A common discussion topic in the Packaging industry is the quality and amount of stretch films used to protect goods during transportation. New legislations, new products, new trends… Does the number of layers affect the load stability? What if not? What if more layers does not necessarily mean better performance?
Trends like population growth, ecommerce and digitalization determine not only the future of packaging, but also the future of trading, transportation and logistics. As the movement of goods increases exponentially every year, we need to have our finger on the pulse of time to ensure goods are safely packaged and transported to reach their destination point in optimal conditions.
But what are the parameters to consider in order to obtain the best load stability? Certainly stretch films can be used to secure goods to the transportation pallets preventing them from slipping, shifting and falling, also protecting them against dust, moisture and other external environmental threats. However, it is also important to bear in mind that safe transportation depends not only on the type of load units used, wrapping methods and equipment, but also on transportation processes and external conditions.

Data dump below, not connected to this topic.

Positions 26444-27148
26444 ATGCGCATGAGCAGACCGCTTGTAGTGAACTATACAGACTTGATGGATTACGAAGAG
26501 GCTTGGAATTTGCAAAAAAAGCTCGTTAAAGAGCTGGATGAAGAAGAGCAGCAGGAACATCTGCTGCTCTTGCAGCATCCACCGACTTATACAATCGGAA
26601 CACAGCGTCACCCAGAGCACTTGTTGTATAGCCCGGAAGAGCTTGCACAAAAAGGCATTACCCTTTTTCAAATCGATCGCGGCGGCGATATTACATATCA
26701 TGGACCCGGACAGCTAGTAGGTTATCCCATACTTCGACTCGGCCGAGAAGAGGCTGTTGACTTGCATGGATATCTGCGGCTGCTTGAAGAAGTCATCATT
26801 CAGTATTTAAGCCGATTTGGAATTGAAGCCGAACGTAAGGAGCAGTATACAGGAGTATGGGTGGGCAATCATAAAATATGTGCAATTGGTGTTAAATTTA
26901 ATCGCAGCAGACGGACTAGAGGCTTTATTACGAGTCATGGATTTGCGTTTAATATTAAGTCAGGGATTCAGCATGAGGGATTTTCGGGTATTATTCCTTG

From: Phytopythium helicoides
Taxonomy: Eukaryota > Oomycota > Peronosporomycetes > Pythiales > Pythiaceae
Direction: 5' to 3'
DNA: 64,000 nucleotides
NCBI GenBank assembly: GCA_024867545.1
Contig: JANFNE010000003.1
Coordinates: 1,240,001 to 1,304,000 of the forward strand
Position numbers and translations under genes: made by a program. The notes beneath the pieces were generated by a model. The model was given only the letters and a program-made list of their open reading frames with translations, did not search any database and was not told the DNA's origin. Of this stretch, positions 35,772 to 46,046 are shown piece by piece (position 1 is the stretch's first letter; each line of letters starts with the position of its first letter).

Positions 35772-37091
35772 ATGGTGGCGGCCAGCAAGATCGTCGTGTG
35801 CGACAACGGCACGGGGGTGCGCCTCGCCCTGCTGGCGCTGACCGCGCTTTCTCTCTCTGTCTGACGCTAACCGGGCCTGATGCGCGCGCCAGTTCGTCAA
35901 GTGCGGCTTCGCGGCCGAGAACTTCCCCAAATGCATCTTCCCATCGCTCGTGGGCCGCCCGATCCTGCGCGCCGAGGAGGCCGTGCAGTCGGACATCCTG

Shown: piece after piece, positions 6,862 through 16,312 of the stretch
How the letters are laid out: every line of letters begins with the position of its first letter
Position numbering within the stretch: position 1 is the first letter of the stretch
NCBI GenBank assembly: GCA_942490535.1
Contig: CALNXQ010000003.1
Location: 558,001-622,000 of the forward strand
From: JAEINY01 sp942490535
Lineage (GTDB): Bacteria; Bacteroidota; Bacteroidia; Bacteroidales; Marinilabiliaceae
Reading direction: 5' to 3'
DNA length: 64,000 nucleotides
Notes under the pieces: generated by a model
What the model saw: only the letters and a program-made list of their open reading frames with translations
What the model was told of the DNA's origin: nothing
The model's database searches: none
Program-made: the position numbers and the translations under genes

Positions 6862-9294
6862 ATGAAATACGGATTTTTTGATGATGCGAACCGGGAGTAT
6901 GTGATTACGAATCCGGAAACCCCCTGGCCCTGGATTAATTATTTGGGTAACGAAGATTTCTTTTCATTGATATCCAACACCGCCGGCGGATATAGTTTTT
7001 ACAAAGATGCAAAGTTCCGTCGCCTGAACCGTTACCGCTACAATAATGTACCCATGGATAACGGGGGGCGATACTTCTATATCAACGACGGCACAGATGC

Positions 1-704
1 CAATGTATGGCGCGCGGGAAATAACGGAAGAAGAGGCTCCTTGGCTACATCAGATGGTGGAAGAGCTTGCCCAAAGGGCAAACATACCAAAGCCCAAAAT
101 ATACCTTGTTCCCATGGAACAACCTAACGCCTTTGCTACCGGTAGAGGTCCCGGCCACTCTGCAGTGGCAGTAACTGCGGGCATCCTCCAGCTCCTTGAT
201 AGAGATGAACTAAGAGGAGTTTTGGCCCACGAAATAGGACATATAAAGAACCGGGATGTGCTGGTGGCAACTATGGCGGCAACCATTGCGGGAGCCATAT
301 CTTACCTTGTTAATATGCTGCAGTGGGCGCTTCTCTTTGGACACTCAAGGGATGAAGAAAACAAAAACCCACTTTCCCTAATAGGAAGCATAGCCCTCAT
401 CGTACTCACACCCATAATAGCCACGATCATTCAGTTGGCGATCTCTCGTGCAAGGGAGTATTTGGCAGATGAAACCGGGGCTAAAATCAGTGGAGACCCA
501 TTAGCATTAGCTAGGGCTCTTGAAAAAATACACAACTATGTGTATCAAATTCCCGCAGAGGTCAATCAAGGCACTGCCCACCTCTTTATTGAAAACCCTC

POLIFILM, SML and Dow Packaging & Specialty Plastics, joined forces to investigate the versatility and complexity of diverse types of stretch films. The companies produced and measured the performance of films with 12, 15 and 23 µm thicknesses when applied on 11, 13 and 55-layers.
This collaborative project has proven that the amount of layers beyond a certain number is not critical for the success of the film, demonstrating that it actually depends on the raw materials, film formulation and processing parameters used.
“It is important to keep challenging ourselves to better serve the ever growing transport market, creating secure and sustainable solutions for load units. We must question the initial perceptions and consider how we can contribute to real improvements in load stability and road safety!” says Peter Sandkuehler, Dow’s Principal Research Scientist.
The results of this collaboration are available at the POLIFILM‘s website. You can also find the full story in Kunstoffe International magazine (10/2017), in an article that covers this research project, titled “How many layers are enough?”